Vegetable Garden Plans

Starting Your Vegetable Garden Plans:

Looking for garden plans that you can use in your own backyard? You've come to the right place. A lot of people are daunted by the prospect of starting a vegetable garden on their own and there's nothing wrong with that. There is a lot of information out there relating to starting vegetable gardens, but how do you sort through it?

Location, Location, Location: The biggest consideration when starting your vegetable garden is where to put the garden. The location is going to have the biggest impact on how well your garden performs. Choosing the wrong location can take a perfectly good garden plan and ruin it quickly. Let's explore the considerations when choosing a site for your vegetable garden plans!

Size: The size of the garden is extremely important and should be decided on first before you do any digging or soil preparation. If you are researching garden plans, then most likely you aren't too sure of your own ideas so the best suggestion is to start small. Small vegetable gardens can still be very productive and they will give you valuable experience that you can take and expand upon later on.

Vegetable Garden Plans - Sunlight & Weeds:

Sunlight: Generally the best location for your vegetable garden plans is one with a southern exposure that is also free of any obstructions such as trees or buildings. This will maximize the exposure your vegetables will have to the vital sunlight. Ideally you want the vegetables to have direct sunlight all day long, but a minimum of 6 hours is required for any productive vegetable garden.

Weeds: One common suggestion when starting vegetable gardens is to avoid areas that have heavy weeds. This is all well and good when you have multiple locations that you can choose from, but not every gardener has that luxury. So what do you do if the best location you have available is covered with weeds? One of my favorite suggestions is to solarize the soil!

Solarizing Vegetable Garden Plans:

Solarizing is a very simple technique where you use the sun to literally cook the soil to temperatures far above lethal levels for plant life and bacteria. It's a cheap way to "sterilize" the soil. You will typically want to do this in early spring, a few weeks before you are ready to start implementing your vegetable garden plans.

You will need to make a trip to the hardware store to pick up some heavy mil black plastic sheeting, enough to cover the entire area you intend to garden. You don't need to til the soil or anything in advance, however a light watering is a good idea. Lay the plastic out over the garden area, and secure the edges using rocks or old lumber.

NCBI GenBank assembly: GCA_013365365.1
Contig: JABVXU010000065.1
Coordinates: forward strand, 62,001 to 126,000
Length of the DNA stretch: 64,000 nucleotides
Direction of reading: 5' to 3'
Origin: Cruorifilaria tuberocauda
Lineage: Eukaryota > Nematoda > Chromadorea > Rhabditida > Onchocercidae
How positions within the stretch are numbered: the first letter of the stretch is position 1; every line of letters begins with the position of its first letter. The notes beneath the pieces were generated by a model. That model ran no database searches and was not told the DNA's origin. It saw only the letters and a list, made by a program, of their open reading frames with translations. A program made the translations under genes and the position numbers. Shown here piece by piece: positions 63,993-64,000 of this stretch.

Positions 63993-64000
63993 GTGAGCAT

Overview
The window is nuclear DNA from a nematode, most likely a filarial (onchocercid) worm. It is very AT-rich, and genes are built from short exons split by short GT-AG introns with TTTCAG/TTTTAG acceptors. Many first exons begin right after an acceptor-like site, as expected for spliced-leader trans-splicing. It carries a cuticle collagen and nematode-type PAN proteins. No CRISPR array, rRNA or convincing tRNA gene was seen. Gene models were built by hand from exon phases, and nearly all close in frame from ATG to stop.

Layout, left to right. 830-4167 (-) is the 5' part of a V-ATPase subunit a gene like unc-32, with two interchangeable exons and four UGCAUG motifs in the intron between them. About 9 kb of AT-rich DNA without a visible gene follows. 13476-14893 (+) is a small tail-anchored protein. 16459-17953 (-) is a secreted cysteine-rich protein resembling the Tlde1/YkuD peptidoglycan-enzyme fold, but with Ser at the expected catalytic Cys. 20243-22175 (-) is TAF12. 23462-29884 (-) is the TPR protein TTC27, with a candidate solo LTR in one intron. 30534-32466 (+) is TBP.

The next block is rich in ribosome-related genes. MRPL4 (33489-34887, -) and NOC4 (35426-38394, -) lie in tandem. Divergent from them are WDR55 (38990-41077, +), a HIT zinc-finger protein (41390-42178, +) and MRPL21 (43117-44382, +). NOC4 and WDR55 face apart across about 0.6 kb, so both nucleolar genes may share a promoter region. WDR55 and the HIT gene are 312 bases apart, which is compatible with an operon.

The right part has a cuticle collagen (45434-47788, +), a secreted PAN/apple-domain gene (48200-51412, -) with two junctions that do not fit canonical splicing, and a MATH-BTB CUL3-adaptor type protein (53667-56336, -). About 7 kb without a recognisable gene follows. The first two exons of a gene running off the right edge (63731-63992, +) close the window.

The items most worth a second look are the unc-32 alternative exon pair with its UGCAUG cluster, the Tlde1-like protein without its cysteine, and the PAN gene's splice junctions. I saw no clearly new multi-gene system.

It is very important to seal up the edges so the heat cannot escape from underneath the plastic, especially if you had to overlap multiple sheets to cover the entire area. Once covered you need only let the sun do its work over a period of several weeks.

The intense heat of the sun on the plastic will raise the soil temperature far beyond that which any insects or plants can survive. This will kill off any grass or weeds that were present in the soil as well. Once this step is complete you can use a soil test kit to see how suitable the soil is for growing vegetables, and add any needed amendments before you til.

Vegetable Garden Plans - Watering & Drainage:

Water Source: Another important consideration in any vegetable garden design is watering. You won't always be able to rely on mother nature to take care of the water requirements of your vegetables, so make sure you choose a location that is within reach of a suitable water source.

Drainage: As you are designing your vegetable garden plans, do not forget to consider drainage for your garden. You want to be careful not to place your garden in a low lying area that is prone to standing water or constant dampness. If the soil cannot drain adequately, it will spell trouble for sure for your precious veggies.

If you are not sure if the location has suitable drainage, and your choices are limited on where you can grow, you can always consider raised garden beds instead of planting into the existing soil. Raised garden beds are a great way to control the growing conditions for your vegetables.

Since you are filling the beds with your own soil mix, you can customize each bed to the vegetables you are growing, and you can also ensure that your vegetable gardens have proper drainage. By using raised garden beds, the quality of the underlying soil becomes of little consequence and you can design the beds any way you please.

Merging Your Vegetable Garden Plans with Exiting Flora:

Surrounding Plant Life: Before you go digging up and area to start implementing your garden plans, you should take the time to look around the area at the existing plant life. Now chances are you have already chosen your location carefully and moved it away from trees and shrubs, and any other plant life that might block the vital sunlight or use up the precious resources in the area.

If your space is limited and you are forced to deal with neighboring plants around your vegetable garden, you will need to do a little extra research on the vegetables that you want to grow. Primarily you will need to know how big the plants will get at maturity as this will help you determine if you have adequate space for the number of plants you would like to grow.

Don't be afraid to change your vegetable garden plans if the situation warrants. One of the biggest mistakes gardeners make is being too rigid in their plans. You have to remember it's the plants that need the right conditions, not you. If you go that extra mile and give them what they want, they will in turn reward you with what you are looking for.

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Vegetable Garden Plans
Vegetable Garden Plans
Vegetable Garden Plans
Vegetable Garden Plans
Vegetable Garden Plans